From: Michael Everson (firstname.lastname@example.org)
Date: Sun Aug 08 2010 - 12:46:53 CDT
On 8 Aug 2010, at 17:56, António MARTINS-Tuválkin wrote:
> On 2010.08.06, 10:06, Michael Everson <email@example.com> wrote:
>> Recently I wrote a proposal to encode TOP HALF SECTION SIGN. See
> It is, as usual, very interesting to read on its own — once more, thank
> you, Michael!
You're very welcome. It's nice to know that people enjoy what one has written.
>>> “Palaeotype”, a pre-IPA phonetic alphabet used by Alexander Ellis in
>>> his massive and classic four-volume work on early English
>>> pronunciation, published in 1869. The TURNED COMMA indicates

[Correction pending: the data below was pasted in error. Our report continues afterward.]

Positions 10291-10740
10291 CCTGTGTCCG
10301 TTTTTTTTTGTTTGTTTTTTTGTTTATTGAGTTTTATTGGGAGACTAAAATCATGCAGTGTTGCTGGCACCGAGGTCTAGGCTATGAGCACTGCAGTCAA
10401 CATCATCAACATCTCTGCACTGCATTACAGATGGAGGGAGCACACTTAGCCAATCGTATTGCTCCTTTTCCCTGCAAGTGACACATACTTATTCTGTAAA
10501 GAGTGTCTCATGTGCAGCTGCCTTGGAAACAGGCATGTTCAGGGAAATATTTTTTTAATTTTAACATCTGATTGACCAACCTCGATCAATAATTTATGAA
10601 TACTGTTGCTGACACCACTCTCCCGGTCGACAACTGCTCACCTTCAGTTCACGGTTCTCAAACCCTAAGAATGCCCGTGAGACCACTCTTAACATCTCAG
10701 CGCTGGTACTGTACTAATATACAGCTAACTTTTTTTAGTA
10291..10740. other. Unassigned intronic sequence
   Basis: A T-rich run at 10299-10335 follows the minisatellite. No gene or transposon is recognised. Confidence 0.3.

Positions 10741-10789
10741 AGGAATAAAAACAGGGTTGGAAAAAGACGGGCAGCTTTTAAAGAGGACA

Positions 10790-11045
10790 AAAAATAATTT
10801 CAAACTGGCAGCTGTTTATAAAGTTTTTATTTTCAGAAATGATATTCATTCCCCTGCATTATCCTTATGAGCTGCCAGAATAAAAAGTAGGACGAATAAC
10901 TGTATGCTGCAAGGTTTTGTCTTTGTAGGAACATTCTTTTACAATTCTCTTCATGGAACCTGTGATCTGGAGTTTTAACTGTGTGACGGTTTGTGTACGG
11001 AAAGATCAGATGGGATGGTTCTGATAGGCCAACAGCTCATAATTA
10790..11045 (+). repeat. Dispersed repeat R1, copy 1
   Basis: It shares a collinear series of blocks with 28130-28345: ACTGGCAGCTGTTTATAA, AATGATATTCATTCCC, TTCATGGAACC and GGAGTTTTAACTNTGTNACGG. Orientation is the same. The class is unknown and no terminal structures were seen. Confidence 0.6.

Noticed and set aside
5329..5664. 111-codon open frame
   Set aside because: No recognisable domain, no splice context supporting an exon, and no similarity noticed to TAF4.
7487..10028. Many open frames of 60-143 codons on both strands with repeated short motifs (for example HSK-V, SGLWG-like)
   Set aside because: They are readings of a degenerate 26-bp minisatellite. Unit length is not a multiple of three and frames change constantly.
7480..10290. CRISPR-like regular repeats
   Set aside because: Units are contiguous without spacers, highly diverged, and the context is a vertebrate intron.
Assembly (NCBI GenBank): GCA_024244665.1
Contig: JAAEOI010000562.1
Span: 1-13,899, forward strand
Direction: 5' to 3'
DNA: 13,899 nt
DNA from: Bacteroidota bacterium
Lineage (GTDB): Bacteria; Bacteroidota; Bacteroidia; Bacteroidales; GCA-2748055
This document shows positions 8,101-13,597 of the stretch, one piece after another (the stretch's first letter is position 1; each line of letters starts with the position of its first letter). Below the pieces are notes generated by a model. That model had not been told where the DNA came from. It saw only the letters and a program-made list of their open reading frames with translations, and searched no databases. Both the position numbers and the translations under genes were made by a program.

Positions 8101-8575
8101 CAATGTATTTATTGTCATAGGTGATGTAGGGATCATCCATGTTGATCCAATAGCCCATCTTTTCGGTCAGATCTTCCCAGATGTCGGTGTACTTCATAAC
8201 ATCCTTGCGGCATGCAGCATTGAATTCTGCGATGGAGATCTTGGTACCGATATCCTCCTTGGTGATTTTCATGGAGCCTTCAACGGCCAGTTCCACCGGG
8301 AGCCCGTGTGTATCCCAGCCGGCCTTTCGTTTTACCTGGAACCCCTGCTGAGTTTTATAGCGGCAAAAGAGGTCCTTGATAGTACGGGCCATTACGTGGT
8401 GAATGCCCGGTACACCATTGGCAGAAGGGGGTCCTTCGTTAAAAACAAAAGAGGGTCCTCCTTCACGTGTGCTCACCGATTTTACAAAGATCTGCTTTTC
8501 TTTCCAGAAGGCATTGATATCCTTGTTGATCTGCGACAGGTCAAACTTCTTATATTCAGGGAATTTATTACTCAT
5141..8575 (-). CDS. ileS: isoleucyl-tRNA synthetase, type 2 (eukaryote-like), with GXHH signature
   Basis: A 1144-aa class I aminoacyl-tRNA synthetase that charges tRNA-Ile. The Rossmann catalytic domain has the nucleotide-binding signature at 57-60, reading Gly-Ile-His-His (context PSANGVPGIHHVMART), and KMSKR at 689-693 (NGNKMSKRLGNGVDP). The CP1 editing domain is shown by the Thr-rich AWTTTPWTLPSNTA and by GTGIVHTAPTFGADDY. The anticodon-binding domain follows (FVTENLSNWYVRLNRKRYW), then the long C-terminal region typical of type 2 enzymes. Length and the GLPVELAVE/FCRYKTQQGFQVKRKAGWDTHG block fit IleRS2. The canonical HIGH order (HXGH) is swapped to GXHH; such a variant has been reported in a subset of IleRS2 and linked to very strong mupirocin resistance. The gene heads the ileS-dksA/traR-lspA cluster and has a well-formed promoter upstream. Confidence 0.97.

>>> nasalization, so (in modern IPA) a⸲ means [ã]. Palaeotype also uses
>>> the punctuation marks , (COMMA) and ,, (two COMMAs side by side) and .
>>> (FULL STOP) and ., (FULL STOP and COMMA) and ; (SEMICOLON) for various
>>> purposes. It is not proposed to re-encode all of these as modiﬁer
> Why not? It is not that there’s not already a large group of “duplicated”
> modifier letters that were historically hacked as such from punctuation
> marks, and that is a good thing. We all know why is good to have U+02BC
> separated from U+2019, or U+02CD from U+005F, and a bunch of others: Word
> count, insertion point movement, etc.
Because I knew I could get the two characters I needed that way without a fight. Palaeotype is interesting and important, but it's not really "processed" in the same way that other things are. So accepting that it just uses punctuation in a particular way seems just fine to me.
There are some other peculiar features of Palaeotype however which I will look into in due course.
Michael Everson * http://www.evertype.com/
This archive was generated by hypermail 2.1.5 : Sun Aug 08 2010 - 12:50:39 CDT